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Old Jun 16, 2010, 9:03 PM   #1
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Default Does speed really matter on memory cards?

Hi everyone,

I am new to the forum and I am very much interested in photography and would like to take more great pictures to keep memories of my family and to hang it up on the wall at my house. (With my signature on the bottom, of course)

Anyways, my question is, does speed of the SDHC card really matter on my Nikon D5000? Or as a matter effect, on ANY dSLR?
I have been looking at the 16 GB SanDisk Ultra II Flash Memory Card 15mb/s vs. 8 GB SanDisk Extreme 30mb/s

Does it really make a difference from a normal SD card?

Will this increase my memory buffer in multi-shooting mode? Right now I can only get 5 continuous shots which is really pain when I'm trying to take some action shots.

Any advice will help. Thank you in advanced!
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Old Jun 16, 2010, 9:16 PM   #2
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The speed of the flash memory card can affect certain things, but not others.

If you'll be recording video, a slow memory card will cause the camera's buffer to fill as it transfers data to the card, causing gaps in the video. If you've set your camera to record images as RAW (NEF) or RAW+JPEG, then you may experience shutter lag when taking subsequent shots. If you'll use Continuous Mode to record sequences of images, the time between shots will increase greatly when the buffer gets full.
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Old Jun 16, 2010, 11:46 PM   #3
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Quote:
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The speed of the flash memory card can affect certain things, but not others.

If you'll be recording video, a slow memory card will cause the camera's buffer to fill as it transfers data to the card, causing gaps in the video. If you've set your camera to record images as RAW (NEF) or RAW+JPEG, then you may experience shutter lag when taking subsequent shots. If you'll use Continuous Mode to record sequences of images, the time between shots will increase greatly when the buffer gets full.
Thank you for the reply.

I won't be recording too much video since Nikon D5000 does not have auto focus when it's in Video mode and it only records 5 mins at 720p... bummer..

I usually use jpeg when I'm shooting pics. Should I be using RAW+JPEG to capture better images?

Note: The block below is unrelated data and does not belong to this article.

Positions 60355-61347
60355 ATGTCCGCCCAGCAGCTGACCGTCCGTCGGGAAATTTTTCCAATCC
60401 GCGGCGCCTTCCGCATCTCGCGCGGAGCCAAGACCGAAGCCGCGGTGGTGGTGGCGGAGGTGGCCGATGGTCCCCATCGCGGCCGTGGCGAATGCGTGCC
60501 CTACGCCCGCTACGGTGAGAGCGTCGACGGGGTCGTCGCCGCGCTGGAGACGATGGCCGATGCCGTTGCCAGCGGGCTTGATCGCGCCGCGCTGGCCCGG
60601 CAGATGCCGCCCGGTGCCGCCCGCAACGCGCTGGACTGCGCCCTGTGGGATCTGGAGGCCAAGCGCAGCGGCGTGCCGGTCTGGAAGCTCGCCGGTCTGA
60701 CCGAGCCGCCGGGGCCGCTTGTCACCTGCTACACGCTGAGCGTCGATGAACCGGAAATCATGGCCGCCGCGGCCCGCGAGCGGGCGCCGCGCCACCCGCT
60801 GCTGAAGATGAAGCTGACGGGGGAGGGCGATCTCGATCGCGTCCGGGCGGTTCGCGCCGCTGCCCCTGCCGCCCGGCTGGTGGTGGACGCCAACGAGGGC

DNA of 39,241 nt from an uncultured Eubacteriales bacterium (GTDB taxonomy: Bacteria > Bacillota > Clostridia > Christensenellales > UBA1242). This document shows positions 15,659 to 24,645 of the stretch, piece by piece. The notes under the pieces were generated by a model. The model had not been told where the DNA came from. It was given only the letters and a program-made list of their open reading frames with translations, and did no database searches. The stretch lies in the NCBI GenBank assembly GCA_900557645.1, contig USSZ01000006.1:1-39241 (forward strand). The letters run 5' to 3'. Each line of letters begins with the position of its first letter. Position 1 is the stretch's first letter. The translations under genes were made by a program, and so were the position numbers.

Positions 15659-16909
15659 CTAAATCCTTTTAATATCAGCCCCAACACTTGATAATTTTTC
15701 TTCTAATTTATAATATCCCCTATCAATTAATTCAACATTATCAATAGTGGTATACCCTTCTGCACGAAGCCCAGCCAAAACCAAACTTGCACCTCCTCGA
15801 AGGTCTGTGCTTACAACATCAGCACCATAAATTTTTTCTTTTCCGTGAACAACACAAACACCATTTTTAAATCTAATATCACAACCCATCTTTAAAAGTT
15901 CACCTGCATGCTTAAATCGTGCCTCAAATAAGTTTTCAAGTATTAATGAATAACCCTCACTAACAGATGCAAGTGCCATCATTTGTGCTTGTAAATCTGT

How can I increase the buffer on my Nikon D5000? At the moment, I can only shoot 5 at a time then it slows down. I had it to 19 once but I don't remember how I changed it. Any ideas?
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Old Jun 16, 2010, 11:58 PM   #4
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RAW will require you to do most post production editing to get more out of your photos. So if you are not big on photo editing, and want to shoot raw. Start brushing up on how to edit with the program you use.

Raw and jpeg really slows down the camera. If you are only getting 5 shots before buffer lag. in raw and jpeg you may on get 2 and in raw maybe 3. But that sound like you have a slow card. I think you should be able to run off at least 10 photos before buffer lag.

You can not increase the buffer in the camera.

What class card do you currently use?
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Old Jun 17, 2010, 4:54 AM   #5
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I guess my thought is that any memory cards I buy will be used for a few years to come. So, whilst not a large investment, I might as well get something that will work. And since class 10 costs very near to what class 6 or even lower costs, why not get class 10? That's my reasoning anyway.
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Old Jun 17, 2010, 6:23 AM   #6
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When you shoot JPEG, you have the option to touch up any minor problems with the shot in post processing. When you shoot RAW, you must do post processing for every shot, but it lets you recover from some major problems. But the files are big, so it slows things down, and you can't take as many shots before your card fills up.

It sounds like you're already bumping into one of the limitations of using slower cards. Since you can't increase the size of the buffer in the camera, the only solution is to use faster cards.
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Old Jun 17, 2010, 8:54 AM   #7
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Quote:
Originally Posted by MyNikonD5000 View Post
Will this increase my memory buffer in multi-shooting mode? Right now I can only get 5 continuous shots which is really pain when I'm trying to take some action shots.
Are you sure you don't have the camera set to RAW+JPEG

That's about right (5 photos before the camera slows down) shooting RAW+JPEG with a fast card in a D5000.

If you're shooting JPEG Fine, you should be able to take lots of photos before a slowdown with a fast card (100 with a 30MB/Second Extreme III; or around 20 with a some slower Class 6 cards).

What kind of card do you have now?

If it's already set to JPEG only (versus RAW + JPEG), try turning Active D-Lighting off and see what you get. Active D-Lighting slows down some Nikon models significantly if it's enabled.
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